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1 Kings 19:1-18 Study Guide: Seasons of Discouragement

Community Group Study Guide — Seasons of Discouragement
1 Kings 19:1-18

Study Information:
Seasons of discouragement can often follow moments and milestones of success. In our previous study guide we learned how Israel had spiraled down into idol worship and wicked practices as they followed a false god named Baal. Baal was the god of dew and agriculture and promised prosperity but failed to bring it. These worship practices included things tantamount to child abuse like sacrificing children and sexual immorality. God responded to this situation as he promised in his covenant, God withheld rain as a way to wake them up from their stupor. King Ahab and his wife Jezebel led this charge towards Baal. God raised up the prophet Elijah to call the people back to faithfulness and this led to a showdown at Mount Carmel where the prophets of Baal and Elijah faced off. Whoever’s god responded by sending fire to burn up the offering on the altar won. The prophets of Baal danced around, cut themselves, and cried out to Baal but there was no response, this lasted for almost the full day. Elijah took his turn at the altar, doused it with so much water that the ground saturated and water pooled up around the altar because Elijah wanted to remove all doubt of this being some random chance. Next, Elijah called on God and God responded by sending fire down to consume the offering. The people of God repented and this led to a massive slaughter of the prophets of Baal. 

You’d think the next passage in scripture would be something like Elijah riding off into he sunset having fulfilled his call, or a massive reform movement in the nation to worship God. Neither of those things happened. Instead we get a story of discouragement, despair and weakness. What led to that moment and how did God respond?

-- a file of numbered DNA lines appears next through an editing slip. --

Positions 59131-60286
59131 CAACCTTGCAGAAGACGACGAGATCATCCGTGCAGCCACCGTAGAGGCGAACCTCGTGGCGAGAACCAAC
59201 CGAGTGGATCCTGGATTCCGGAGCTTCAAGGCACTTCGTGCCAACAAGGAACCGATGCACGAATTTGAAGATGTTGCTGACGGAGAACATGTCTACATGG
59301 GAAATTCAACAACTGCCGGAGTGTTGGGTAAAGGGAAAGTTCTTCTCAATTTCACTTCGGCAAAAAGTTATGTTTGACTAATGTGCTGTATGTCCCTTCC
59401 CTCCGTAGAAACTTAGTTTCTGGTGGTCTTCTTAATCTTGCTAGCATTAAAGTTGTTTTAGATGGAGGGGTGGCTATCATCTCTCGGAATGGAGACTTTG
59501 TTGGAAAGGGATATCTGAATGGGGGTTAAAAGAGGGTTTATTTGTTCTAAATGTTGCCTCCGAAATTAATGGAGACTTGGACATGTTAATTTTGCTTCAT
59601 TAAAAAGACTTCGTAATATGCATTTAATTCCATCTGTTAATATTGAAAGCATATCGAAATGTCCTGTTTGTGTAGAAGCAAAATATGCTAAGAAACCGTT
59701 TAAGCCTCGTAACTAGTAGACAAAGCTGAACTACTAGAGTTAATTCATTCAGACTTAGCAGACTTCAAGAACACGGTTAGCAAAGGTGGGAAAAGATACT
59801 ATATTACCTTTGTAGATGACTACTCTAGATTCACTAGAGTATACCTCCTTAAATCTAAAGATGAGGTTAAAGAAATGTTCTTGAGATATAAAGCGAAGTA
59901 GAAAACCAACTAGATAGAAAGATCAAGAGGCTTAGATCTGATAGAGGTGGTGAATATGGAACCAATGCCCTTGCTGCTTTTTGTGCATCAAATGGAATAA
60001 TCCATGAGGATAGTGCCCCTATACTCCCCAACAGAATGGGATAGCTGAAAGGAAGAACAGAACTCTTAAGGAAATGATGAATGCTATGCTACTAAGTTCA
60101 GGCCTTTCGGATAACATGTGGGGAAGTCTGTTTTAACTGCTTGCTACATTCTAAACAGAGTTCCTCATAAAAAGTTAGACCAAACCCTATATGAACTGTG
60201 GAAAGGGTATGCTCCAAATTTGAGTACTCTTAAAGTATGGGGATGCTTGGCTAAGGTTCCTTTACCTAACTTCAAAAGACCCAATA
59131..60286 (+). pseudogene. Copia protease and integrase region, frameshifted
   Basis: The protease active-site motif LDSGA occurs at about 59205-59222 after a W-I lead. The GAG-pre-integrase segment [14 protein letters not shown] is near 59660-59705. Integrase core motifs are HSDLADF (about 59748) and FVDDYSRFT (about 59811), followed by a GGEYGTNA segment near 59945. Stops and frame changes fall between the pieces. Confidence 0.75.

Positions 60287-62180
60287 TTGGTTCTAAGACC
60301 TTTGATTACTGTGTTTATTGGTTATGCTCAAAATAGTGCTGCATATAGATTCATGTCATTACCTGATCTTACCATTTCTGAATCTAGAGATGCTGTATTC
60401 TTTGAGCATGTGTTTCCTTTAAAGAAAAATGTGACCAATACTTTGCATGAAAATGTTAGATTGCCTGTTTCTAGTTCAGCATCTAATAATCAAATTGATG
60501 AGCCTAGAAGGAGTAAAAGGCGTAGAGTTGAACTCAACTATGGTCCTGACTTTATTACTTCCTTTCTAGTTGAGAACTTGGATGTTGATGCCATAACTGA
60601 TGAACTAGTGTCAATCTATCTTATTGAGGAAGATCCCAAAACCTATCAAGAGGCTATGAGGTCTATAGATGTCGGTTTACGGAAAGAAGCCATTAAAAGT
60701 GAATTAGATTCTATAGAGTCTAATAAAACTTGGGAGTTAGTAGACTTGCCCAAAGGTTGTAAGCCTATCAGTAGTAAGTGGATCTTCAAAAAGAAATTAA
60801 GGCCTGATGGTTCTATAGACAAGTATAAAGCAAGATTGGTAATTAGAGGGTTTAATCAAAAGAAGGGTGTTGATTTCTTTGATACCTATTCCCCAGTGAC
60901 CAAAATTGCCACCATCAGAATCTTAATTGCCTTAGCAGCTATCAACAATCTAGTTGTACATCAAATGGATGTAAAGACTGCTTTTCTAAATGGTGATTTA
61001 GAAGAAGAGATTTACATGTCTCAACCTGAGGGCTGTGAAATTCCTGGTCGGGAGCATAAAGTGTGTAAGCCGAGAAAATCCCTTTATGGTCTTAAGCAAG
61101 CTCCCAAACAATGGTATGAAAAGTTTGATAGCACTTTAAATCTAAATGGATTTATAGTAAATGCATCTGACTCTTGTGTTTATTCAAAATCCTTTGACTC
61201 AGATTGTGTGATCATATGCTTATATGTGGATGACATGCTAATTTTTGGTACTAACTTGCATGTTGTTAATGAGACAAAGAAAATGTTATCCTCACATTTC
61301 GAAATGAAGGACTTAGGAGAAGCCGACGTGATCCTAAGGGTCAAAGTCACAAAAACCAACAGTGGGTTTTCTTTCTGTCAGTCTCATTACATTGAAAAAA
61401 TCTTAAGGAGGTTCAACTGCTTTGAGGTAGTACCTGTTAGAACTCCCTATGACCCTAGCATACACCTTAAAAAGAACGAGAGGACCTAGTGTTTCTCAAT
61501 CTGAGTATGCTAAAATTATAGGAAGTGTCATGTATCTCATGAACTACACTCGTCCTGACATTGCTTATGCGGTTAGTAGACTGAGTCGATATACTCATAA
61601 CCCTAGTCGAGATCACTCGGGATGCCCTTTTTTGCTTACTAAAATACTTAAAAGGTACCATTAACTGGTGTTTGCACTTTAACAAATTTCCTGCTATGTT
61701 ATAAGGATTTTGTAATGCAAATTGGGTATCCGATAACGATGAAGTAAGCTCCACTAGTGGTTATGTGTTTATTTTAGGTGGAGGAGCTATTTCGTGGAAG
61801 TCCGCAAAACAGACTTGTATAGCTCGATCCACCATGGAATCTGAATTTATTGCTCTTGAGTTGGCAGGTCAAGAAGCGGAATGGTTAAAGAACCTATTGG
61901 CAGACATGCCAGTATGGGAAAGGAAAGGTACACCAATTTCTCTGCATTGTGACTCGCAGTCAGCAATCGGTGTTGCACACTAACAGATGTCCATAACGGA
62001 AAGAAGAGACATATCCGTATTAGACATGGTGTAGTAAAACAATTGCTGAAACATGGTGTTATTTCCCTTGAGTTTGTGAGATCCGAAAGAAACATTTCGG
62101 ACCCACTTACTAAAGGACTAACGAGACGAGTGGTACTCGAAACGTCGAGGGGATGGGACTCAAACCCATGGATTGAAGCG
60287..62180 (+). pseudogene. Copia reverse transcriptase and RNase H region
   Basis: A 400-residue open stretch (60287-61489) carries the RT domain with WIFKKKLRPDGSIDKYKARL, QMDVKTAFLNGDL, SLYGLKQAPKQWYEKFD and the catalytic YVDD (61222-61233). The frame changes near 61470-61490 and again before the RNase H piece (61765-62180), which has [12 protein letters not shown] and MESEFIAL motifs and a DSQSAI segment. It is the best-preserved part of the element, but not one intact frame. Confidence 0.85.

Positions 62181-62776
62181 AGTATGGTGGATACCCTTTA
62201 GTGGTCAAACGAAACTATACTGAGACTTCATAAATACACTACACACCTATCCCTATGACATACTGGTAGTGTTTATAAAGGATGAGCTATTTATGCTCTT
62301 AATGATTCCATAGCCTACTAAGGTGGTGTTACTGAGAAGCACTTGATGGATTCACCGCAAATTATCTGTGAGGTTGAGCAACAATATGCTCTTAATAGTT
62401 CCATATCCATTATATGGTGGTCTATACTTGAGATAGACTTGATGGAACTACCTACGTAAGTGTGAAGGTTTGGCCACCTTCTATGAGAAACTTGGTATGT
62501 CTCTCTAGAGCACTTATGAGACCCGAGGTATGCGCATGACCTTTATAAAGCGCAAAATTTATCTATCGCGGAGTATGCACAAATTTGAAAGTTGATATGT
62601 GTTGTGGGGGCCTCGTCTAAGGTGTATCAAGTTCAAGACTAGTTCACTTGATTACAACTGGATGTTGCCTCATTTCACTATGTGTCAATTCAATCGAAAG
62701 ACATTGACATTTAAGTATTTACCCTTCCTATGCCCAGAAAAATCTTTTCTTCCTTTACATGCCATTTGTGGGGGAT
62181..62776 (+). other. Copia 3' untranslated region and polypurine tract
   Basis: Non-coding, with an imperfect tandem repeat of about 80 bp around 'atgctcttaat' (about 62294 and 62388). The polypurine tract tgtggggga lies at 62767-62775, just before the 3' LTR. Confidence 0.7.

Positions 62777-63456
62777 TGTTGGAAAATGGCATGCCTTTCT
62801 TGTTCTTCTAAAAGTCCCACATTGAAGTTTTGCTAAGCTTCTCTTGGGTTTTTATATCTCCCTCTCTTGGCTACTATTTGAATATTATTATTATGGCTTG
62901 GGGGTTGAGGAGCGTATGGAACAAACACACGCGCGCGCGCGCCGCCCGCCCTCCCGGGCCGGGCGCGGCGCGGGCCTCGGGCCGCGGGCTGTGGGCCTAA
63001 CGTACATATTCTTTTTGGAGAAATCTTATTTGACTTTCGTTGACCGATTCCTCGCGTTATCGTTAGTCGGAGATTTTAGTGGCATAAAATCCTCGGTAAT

1 Kings 19:1-8
Jezebel threatened Elijah’s life which caused him to run. Elijah could have been confident that God would have protected him, but he gave into fear and ran. The text tracks the word “life” as Elijah “ran for his life,” wanted his “life taken from him,” and then commented on how others “sought his life.” The journey from Mount Carmel to Beersheba was around 100 miles with all the travel on foot. He was discouraged and physically exhausted. God responded to this discouragement and despair by taking care of his physical needs with food and rest. Many things can lead to seasons of discouragement including our physical bodies and we should not ignore the role they play in our emotional health and how we perceive the work of God around us. At the same time, this was also a faith issue. Elijah had seen this incredible move of God and yet doubted God’s ability to do that again in his personal life. This is not abnormal to the life of Elijah, but something we all can experience. Notice God’s care for Elijah and God provided for his needs and did not respond with distancing himself or criticizing Elijah. God also spoke real truth that Elijah needed to hear, “this journey is too great for you.” Each one of our lives is too great for us, we need God’s presence to be with us and alongside us. 

“I Alone am Left”
1 Kings 19:9-14